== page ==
What most Republican politicians have in common is a sense of entitlement mixed with a sense of righteousness that is overlain with an ideology that extols unlimited, unregulated greed and selfishness. For Republicans it was a moment on the road to Damascus when Gordon Gekko (Michael Douglas' Oscar winning character in the 1987 movie Wall Street) intoned his famous lines: "Greed, for lack of a better word, is good. Greed is right. Greed works. Greed clarifies, cuts through, and captures the essence of the evolutionary spirit. Greed, in all of its forms, greed for life, for money, for love, knowledge has marked the upward surge of mankind."
Tomorrow's Washington Post reports on the ongoing investigation into massive fraud inside the Republican Party. Earlier today I read about how Lindsey Graham (R-SC), who John McBush plans to make Secretary of Defense, was systematically robbed by one of his assistants over a 5-year period. She got away with over $200,000 from Graham, who made national headlines when he boasted about finding $5 bargains while shopping for carpets in war-torn Baghdad.
But that's small potatoes compared to what Christopher J. Ward, the "gold standard" among GOP accountants has been up to in the same time period. He was the treasurer for 83 Republican fundraising committees over the last 8 years. "In the past five years alone, he oversaw the accounting for committees that raised more than $400 million, $368 million of it at the National Republican Congressional Committee." About a month ago he was fired and the NRCC called in the FBI who say it appears that "a significant amount of money" is missing. Money also appears to be missing from the accounts of dozens of GOP lawmakers. You wonder why these clowns have "lost" untold billions to greedy Republican contractors in Iraq?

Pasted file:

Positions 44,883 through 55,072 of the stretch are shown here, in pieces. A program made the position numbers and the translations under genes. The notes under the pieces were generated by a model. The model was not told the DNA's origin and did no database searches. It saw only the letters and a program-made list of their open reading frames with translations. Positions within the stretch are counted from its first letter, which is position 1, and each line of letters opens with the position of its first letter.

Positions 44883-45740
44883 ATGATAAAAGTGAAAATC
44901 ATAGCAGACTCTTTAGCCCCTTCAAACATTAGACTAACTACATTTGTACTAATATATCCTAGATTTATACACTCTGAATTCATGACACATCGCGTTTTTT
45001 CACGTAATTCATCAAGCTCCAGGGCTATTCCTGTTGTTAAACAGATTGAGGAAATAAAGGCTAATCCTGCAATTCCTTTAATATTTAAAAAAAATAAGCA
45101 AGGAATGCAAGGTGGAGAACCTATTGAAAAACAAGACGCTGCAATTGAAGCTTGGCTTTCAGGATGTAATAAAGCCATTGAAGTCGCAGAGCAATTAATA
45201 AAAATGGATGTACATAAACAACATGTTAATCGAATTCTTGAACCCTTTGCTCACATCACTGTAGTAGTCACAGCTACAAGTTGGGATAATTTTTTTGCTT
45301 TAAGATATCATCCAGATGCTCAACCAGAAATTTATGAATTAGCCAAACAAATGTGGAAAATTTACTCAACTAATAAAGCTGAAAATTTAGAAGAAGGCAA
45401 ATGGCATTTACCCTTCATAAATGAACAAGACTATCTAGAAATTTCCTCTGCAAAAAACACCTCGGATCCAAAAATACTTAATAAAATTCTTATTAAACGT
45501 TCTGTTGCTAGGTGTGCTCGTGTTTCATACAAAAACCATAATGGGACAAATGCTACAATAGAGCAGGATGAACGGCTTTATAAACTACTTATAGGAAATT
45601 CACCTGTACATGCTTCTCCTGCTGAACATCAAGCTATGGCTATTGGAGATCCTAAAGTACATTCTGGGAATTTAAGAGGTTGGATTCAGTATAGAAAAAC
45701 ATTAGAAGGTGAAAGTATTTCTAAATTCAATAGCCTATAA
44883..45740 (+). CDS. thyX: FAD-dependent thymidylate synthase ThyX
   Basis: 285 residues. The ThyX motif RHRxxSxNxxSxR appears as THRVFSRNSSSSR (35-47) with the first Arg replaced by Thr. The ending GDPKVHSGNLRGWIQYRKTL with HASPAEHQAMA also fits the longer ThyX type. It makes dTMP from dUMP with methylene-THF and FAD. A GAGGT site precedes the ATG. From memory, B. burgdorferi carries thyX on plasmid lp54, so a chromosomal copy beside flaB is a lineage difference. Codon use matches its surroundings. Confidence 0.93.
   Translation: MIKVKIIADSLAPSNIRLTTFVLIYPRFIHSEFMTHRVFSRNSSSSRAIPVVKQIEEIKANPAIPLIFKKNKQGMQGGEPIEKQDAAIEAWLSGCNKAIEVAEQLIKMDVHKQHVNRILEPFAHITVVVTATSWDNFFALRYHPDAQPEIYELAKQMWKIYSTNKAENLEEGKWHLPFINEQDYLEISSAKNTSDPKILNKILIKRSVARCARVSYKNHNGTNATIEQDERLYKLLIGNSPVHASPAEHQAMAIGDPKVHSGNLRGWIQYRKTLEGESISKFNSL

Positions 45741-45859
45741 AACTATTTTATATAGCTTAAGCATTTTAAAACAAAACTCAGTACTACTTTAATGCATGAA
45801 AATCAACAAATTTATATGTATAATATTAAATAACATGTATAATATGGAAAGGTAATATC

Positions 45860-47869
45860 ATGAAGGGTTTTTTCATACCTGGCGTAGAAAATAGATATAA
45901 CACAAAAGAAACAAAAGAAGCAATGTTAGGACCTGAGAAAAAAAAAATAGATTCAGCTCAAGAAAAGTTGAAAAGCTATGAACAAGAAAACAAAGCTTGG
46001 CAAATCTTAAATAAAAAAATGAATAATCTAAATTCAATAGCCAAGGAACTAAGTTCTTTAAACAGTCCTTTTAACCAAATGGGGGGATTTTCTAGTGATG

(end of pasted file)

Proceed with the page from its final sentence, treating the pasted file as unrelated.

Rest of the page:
In an election year that holds dismal prospects for congressional Republicans, possible financial problems at the cash-strapped NRCC are the last thing the GOP needs.
"The House Republican brand is so bad right now that if it were a dog food, they'd take it off the shelf," said retiring Rep. Thomas M. Davis III (Va.), who chaired the NRCC for four years earlier this decade.
The recently indicted Rep. Rick Renzi (Ariz.) and now imprisoned former congressman Robert W. Ney (Ohio), as well as less controversial lawmakers with minor accounting problems, are among the many members of the GOP delegation who turned to Ward to keep them out of trouble with FEC regulators.
Yeah, greed is good... real good.
(Cross-posted from DownWithTyranny)